Is Nokia a Value Trap or a Value Buy?
Naomi is a member of The Motley Fool Blog Network -- entries represent the personal opinion of the blogger and are not formally edited.
A lot has been said recently about Nokia (NYSE: NOK); some are saying that the company is dying a slow and steady death while others are of the opinion that issues concerning Nokia are being blown out of proportion. These negative thoughts are mostly as a result of Nokia’s recent low price. Personally, I believe the company still has a lot of good things going for it, especially with its production of new phones and technology. Nokia’s price is also known to be competitive.
As at Q2 of 2012, Nokia was maintaining the No. 3 position as far as sales of smartphones are concerned, but due to the failure of Lumia 900 and Lumia 800 to effectively run Windows Phone 8, it suffered a decline in sales in Q3 which saw the company fall to the No. 7 position. Meanwhile Research In Motion Ltd (NASDAQ: BBRY), crept into the No. 3 position formerly occupied by Nokia. RIM, which currently has a free cash flow yield of close to 53%, plans to buy back up to 5% of the company’s outstanding shares.
One advantage for Nokia is its competitve pricing with the Lumia 920 being sold for $200 less than Apple's (NASDAQ: AAPL) iPhone 5. The Cupertino giant that has suffered a 23% decline in its share price over the last 2 months. The same thing can also be said about the Lumia 820, which along with Lumia 920, is being sold by AT&T, the second largest telecom in the United States with a market capitalization of around $190.5 billion. With the sales, Nokia is gradually but surely making steady progress on turning the company around.
This said, I find it necessary to point out that with the look of things, Nokia is presently aiming towards finding its feet in the tech industry more than achieving profitability. This explains why its smartphones are being sold at low prices. Nokia, a well known worldwide brand, has a history of turning its business around. Its history started in 1865 as a ground wood pulp mill, but today it is not just a Finnish company but a global multinational company. Risk taking has always been in its system. There is every possibility that the company could even join the corporate tablet business and when this happens, with the wide coverage it has already established through the sale of its cheap smartphones, it could be a big boost for shareholder value with even moderate success.
Presently, the Lumia 820, which comes with the new Windows 8 operating system from the stable of Microsoft (NASDAQ: MSFT), is rated as the cheapest smartphone in the United States. I would also mention Nokia’s introduction of HERE, which happened to be the first location cloud that is designed to give users the best of the world’s maps and locations, searched from multiple screens and operating systems. In fact, HERE is a complete redefinition of what digital map landscaping is all about. Nokia, with this new brand, is working towards presenting unique mobile location devices and services to people from all walks of life. In terms of the effect of this new innovation on shareholder returns, from the statement issued by Stephen Elop, Nokia CEO, the mapping technology will strengthen the platform which will in turn generate new revenue for the company. When this happens, there is invariably, a positive impact on shareholder returns.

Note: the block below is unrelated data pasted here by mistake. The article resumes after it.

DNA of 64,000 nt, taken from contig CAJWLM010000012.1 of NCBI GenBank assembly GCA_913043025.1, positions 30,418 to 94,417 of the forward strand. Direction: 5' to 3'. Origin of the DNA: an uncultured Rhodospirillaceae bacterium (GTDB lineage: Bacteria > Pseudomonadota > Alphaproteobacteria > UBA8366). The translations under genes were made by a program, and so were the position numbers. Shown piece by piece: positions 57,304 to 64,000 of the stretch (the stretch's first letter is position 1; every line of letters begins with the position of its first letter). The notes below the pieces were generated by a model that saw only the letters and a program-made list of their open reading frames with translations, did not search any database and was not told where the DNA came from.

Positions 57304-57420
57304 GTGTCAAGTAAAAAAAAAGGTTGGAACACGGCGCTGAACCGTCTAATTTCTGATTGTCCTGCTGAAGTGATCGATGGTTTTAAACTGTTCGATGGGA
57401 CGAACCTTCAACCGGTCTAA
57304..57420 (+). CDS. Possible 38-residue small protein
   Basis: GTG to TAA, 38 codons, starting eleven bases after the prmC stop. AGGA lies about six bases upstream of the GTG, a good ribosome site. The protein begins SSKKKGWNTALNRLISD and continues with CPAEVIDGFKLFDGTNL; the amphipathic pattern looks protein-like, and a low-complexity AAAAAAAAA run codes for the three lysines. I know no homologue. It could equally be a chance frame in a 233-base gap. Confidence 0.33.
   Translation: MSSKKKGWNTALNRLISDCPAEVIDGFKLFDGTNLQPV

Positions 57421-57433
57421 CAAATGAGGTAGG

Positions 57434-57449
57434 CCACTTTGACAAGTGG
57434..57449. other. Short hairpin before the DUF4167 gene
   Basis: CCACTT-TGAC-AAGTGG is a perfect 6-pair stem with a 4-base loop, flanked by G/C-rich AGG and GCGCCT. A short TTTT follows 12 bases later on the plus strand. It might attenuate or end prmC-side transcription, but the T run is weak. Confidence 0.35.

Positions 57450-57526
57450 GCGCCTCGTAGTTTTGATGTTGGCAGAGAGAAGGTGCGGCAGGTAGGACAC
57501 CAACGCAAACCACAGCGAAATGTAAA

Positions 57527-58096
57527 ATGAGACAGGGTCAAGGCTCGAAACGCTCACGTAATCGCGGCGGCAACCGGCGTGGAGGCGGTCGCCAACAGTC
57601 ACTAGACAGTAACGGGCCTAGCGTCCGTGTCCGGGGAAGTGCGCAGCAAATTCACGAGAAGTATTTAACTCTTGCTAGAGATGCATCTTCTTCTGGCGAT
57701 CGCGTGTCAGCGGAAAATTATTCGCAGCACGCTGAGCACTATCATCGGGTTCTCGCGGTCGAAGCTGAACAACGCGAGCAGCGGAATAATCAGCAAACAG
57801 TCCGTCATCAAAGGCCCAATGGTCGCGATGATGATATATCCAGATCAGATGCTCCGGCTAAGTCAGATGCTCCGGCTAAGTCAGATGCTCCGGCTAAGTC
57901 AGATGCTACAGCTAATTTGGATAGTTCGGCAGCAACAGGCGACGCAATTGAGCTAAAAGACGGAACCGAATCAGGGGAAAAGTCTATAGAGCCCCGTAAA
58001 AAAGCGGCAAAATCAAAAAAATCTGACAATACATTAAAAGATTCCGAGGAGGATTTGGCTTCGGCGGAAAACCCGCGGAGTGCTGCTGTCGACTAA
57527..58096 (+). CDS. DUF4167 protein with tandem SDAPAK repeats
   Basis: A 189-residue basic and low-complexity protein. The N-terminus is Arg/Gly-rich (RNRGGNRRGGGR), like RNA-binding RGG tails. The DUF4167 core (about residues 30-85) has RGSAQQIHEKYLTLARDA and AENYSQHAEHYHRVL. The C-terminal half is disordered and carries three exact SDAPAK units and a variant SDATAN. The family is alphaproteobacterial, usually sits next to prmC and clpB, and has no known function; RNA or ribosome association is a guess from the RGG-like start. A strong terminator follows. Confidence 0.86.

In order to ensure the best digital map experience for its users, the company has announced its planned acquisition of Earthmine, a Berkeley, California based and privately-owned company which is synonymous with the development of a powerful end-to-end 3D street level imaging solution which cuts across hardware collection, workflows processing, cloud hosting and management. With the high quality reality capture and processing technologies from Earthmine being incorporated in HERE, its 3D map making capabilities will be among the best being enjoyed presently by mobile users. This acquisition is expected to close by the end of this year, 2012.
Nokia as a Patent Treasure Trove
When it comes to ownership of patents, I strongly give it up for Nokia. This Finnish phone manufacturing company presently has around 16,000 patents in telecommunications within the United States alone. Outside the United States, it has not less than 20,000 patents. Add this to the 15-year agreement the company has with Qualcomm based on the use of Qualcomm’s patents in Nokia phones and in my opinion, you have a company that is really a patent treasure trove.
Although Nokia has seen turbulent times, the company remains a value buy. With ownership of patents that are worth more than the company itself, it is an acquisition target for cash-rich tech company like Google (NASDAQ: GOOG), which bought Motorola for $12.5 billion with its 14,600 patents, fewer than what Nokia currently owns. Another tech giant that will be interested in Nokia is Microsoft. Reason number one is that Nokia phones already make use of Windows 8 which means technological compatibility for the two companies. Reason number two is that Microsoft has the cash to buy these patents. In all, Nokia can only make a value buy for Microsoft or Google, based on its patent but not for the average investor.
Chizy has no positions in the stocks mentioned above. The Motley Fool owns shares of Apple and Google. Motley Fool newsletter services recommend Apple and Google. Try any of our Foolish newsletter services free for 30 days. We Fools may not all hold the same opinions, but we all believe that considering a diverse range of insights makes us better investors. The Motley Fool has a disclosure policy.If you have questions about this post or the Fool’s blog network, click here for information.